Shaping the Caribbean
Edited By Jerome Teelucksingh and Shane Pantin
This book thematically analyses and surveys areas of Caribbean history and society. The work is divided into three parts: part one addresses migration and identity; part two explores policy and development; and part three explores music and literature. The volume places a fresh perspective on these topics. The essays depart from the usual broader themes of politics, economics and society and provide a deeper insight into forces that left a decisive legacy on aspects of the Caribbean region. Such contributions come at a time when some of the Caribbean territories are marking over 50 years as independent nation states and attempting to create, understand and forge ways of dealing with critical national and regional issues. The volume brings together a broad group of scholars writing on Caribbean issues including postgraduate students, lecturers, and researchers. Each chapter is thematically divided into the aforementioned areas. This book addresses areas much deeper than the linear historical and social science models, and it offers Caribbean academics and researchers a foundation for further research.
5. The Contribution of Calypso in Transforming Race Relations in Trinidad and the Wider Caribbean Through the Subject of Cricket (Claudius Fergus)
5. The Contribution of Calypso in Transforming Race Relations in Trinidad and the Wider Caribbean Through the Subject of Cricket1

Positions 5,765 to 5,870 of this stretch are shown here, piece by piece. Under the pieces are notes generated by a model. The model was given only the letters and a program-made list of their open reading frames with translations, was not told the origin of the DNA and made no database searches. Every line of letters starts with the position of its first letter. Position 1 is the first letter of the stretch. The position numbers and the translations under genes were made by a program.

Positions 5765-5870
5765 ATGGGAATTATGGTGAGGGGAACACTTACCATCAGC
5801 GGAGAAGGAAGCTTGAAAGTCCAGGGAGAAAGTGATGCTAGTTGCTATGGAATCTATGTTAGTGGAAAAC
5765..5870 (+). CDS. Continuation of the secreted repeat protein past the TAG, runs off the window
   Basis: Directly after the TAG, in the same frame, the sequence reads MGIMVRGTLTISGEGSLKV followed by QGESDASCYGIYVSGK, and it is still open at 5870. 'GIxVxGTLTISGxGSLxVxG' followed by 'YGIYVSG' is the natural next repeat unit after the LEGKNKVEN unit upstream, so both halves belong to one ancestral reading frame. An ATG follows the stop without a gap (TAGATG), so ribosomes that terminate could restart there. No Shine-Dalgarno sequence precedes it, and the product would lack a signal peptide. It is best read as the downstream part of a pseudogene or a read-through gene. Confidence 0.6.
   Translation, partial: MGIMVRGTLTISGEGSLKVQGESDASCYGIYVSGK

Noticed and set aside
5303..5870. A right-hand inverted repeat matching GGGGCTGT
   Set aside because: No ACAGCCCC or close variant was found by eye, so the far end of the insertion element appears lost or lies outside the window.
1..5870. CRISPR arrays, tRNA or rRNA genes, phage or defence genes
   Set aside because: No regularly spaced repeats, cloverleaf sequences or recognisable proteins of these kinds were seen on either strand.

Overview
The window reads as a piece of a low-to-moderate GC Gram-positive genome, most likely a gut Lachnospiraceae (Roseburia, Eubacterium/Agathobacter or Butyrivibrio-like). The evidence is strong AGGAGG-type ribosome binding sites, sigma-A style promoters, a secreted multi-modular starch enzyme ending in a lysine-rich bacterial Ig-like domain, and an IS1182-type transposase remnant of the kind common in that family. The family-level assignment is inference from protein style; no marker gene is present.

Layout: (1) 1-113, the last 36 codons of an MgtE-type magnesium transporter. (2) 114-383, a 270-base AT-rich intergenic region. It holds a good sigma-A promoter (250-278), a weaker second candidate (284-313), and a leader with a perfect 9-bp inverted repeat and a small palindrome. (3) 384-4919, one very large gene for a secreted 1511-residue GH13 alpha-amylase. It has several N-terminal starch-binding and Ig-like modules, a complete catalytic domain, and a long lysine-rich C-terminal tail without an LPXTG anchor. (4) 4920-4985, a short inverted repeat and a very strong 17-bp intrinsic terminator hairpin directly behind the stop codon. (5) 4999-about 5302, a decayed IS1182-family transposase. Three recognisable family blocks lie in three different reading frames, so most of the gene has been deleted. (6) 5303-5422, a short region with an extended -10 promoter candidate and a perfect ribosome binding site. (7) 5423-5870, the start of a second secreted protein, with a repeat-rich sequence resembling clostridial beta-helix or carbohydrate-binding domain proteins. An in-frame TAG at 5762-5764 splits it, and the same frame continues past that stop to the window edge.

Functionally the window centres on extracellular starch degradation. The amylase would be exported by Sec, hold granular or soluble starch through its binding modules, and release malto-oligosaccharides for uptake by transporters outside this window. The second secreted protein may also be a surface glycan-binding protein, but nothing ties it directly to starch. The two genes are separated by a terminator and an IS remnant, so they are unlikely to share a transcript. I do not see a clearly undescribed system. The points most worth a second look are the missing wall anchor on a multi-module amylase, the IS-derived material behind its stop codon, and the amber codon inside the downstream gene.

By the beginning of the World War II, the calypso had already emerged as one of the dominant expressions of cultural nationalism in Trinidad and Tobago.2 In this regard, the 1930s was seminal. With remarkable insightfulness, the calypsonian assimilated his culture-agenda to the political struggle for constitutional and legal reform for which the 1930s was also a critical landmark.3 Interestingly, a calypsonian of that era coined the term “Trinidad, land of Calypso.”4 Later, American soldiers stationed in Trinidad came to terms with the island’s proverbial irreverence for punctuality by describing the practice as “calypso time”; not to be outdone, an English writer reacted to the calypso-hubris unleashed by the first West Indian victory at Lords in 1950 by branding the unique style of West Indies cricket as “calypso cricket.”5 Still, the capital ontological statement on calypso is that of novelist, V. S. Naipaul: “It is only in the calypso that the Trinidadian touches reality.”6 However, up to the present day, public reaction to this art form is deeply influenced by race, class and gender considerations. To its detractors, calypso is a vehicle for legitimising smut, ethnic bashing and machismo.7 To its devotees, however, calypso is the principal canon of the historically marginalized and voiceless Afro-Trinidadian, and the disenfranchised in general: a cherished legacy of their historic struggle for freedom, not the...
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